Whether you realize it or not, right now your brain is using a map. Powerful, yet usually hidden, mental maps are what guide your actions anytime you make a decision, face a challenge or set a goal. Your mental map is what helps you spot the most useful opportunities, seize the most valuable resources and chart the best route toward your goals.
But not all mental maps are created equal. If the mental map you’re using lacks “meaning markers,” it is incomplete, inaccurate and can lead you astray. Meaning markers are the things in your life that matter to you—career advancement, a new business, your kid’s admission to a desired school, better health and so on.
If you’re currently finding your work less meaningful, your obstacles less surmountable or your goals less attainable, chances are you need to redraw your mental map.
In my research, I’ve found there are several common mistakes we make when drawing the mental maps that guide our daily decisions and actions. Sometimes we haven’t highlighted enough meaning markers. Sometimes we’ve highlighted the wrong ones and chosen a path studded with negatives rather than the things we truly care about. And all too often, we map escape routes before we even begin looking at paths for success.
Here are three ways you can improve your mental mapping:
1. Highlight your true meaning markers.
The best mental map is one with paths that steer us toward accomplishing meaningful goals. But we can’t chart those paths until we’ve identified and mapped the things in life that matter to us most. Think hard about what you find most engaging during your day, what brings you joy and what you hope to accomplish and achieve. If you could wave a magic wand, what’s the one thing you’d change about your life? These questions will help you find your true meaning markers.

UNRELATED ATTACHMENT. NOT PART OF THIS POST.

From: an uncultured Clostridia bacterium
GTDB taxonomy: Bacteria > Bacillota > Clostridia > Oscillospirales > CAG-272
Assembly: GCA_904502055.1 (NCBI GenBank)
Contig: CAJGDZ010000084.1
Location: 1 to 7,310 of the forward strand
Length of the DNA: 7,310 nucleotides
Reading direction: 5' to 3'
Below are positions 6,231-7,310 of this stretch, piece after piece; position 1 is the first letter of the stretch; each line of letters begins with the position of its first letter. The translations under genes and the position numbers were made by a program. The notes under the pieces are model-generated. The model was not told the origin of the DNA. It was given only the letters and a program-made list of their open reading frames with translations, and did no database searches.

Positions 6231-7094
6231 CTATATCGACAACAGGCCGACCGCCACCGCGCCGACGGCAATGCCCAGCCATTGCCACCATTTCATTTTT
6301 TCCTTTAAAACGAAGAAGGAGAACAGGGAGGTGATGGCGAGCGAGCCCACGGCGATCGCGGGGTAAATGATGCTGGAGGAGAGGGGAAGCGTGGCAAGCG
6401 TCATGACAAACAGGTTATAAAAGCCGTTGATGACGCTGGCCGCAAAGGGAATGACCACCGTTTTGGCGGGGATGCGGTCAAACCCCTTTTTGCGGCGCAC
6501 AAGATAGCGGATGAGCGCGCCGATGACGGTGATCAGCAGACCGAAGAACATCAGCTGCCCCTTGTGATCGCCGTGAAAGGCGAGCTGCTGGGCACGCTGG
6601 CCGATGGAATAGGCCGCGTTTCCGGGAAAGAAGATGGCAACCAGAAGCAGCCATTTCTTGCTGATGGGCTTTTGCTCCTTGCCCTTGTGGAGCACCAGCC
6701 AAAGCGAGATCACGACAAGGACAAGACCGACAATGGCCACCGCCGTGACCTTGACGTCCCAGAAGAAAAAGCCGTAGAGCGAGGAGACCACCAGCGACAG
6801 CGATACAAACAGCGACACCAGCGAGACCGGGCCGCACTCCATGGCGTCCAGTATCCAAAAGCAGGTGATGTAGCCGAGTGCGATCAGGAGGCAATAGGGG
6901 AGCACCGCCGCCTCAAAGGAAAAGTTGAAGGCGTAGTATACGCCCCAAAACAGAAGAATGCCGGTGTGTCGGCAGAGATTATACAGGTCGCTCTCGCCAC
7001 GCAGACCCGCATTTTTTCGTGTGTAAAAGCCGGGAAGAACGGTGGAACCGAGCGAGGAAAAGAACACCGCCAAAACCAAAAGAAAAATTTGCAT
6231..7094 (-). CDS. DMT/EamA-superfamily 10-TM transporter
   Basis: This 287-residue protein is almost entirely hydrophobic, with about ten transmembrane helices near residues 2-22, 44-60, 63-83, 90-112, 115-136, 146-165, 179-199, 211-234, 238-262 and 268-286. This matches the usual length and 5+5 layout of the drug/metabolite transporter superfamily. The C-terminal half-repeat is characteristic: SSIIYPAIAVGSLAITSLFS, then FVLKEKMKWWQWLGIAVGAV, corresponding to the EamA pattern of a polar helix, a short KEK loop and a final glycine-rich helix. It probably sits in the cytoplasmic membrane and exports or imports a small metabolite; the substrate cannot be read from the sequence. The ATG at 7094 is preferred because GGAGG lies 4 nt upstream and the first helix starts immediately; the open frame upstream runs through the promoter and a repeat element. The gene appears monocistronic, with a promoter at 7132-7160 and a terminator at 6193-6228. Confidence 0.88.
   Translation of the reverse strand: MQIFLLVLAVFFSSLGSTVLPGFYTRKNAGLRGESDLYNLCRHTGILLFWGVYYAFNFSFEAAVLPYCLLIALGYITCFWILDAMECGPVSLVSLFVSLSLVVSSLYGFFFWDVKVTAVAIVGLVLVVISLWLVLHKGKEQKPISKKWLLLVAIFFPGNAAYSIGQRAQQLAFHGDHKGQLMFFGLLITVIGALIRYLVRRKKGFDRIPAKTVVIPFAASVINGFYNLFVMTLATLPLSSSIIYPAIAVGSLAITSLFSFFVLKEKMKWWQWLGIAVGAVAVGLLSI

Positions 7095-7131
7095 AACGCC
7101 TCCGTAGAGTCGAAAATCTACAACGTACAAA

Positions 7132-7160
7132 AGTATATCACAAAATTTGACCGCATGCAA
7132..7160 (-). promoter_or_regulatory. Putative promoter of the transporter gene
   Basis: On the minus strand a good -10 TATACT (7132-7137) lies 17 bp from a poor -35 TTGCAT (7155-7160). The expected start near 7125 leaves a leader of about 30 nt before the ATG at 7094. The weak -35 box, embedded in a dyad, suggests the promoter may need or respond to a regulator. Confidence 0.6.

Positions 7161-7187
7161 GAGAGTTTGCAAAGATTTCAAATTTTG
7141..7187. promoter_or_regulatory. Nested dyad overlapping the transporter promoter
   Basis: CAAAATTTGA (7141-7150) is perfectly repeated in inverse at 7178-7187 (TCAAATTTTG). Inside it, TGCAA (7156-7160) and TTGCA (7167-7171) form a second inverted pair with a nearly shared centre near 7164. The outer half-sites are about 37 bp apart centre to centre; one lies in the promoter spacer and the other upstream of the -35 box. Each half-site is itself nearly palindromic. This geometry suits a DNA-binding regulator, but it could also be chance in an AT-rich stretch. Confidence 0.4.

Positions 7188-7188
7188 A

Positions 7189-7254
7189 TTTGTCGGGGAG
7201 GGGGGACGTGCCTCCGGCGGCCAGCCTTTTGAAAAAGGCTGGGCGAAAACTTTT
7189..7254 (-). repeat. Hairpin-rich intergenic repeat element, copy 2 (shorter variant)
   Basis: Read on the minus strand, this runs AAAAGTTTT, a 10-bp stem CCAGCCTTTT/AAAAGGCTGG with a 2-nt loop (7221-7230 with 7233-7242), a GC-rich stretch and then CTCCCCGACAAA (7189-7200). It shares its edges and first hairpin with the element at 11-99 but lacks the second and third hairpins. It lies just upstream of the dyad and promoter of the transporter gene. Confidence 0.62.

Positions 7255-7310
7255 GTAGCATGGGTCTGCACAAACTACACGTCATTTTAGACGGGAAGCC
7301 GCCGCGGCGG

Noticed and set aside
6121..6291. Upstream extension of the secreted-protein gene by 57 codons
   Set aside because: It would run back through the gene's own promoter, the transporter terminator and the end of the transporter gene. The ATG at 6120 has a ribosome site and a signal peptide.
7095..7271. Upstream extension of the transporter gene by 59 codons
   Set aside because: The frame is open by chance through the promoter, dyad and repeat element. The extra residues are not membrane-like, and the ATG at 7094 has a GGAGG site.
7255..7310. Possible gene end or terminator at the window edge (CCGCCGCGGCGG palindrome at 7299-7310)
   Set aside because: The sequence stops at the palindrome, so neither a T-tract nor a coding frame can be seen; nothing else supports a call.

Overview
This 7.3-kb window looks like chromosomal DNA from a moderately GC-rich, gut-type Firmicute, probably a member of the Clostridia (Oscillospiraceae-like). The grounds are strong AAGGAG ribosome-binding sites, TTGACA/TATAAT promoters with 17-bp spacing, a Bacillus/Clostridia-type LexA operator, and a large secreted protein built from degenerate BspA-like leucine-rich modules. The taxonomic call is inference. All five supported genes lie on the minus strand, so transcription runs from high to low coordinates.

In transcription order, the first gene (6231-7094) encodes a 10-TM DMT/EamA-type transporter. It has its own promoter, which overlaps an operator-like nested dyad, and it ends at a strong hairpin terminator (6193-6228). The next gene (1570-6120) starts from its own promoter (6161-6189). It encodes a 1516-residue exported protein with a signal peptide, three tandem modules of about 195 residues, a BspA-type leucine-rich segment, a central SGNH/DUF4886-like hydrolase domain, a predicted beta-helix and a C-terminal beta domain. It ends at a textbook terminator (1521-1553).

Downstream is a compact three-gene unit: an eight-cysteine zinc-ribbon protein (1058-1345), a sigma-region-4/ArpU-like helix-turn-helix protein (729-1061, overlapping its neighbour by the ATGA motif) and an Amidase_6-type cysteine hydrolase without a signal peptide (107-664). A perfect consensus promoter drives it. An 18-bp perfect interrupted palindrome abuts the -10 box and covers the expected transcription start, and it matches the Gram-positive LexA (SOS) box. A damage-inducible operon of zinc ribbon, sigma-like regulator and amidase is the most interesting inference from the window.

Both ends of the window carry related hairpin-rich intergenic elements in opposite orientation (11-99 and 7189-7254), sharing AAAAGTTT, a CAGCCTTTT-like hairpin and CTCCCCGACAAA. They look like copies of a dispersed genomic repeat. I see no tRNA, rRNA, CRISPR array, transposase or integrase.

2. Reorient your mental map.
Every mental map has a focal point that dictates where the majority of your brain’s resources will be allocated. Reorient this map around the meaning markers you identified in step one. Shift your mindset so that you’re focused on the area of your life you want to change, whether it’s raising your revenues, improving your writing skills or building stronger interpersonal connections.
3. Map success routes before escape routes.
What you focus on becomes your reality. If you’re focused on avoiding routes to failure, you will completely miss the roads to success.
This article originally appeared in the September/October 2020 issue of SUCCESS magazine.
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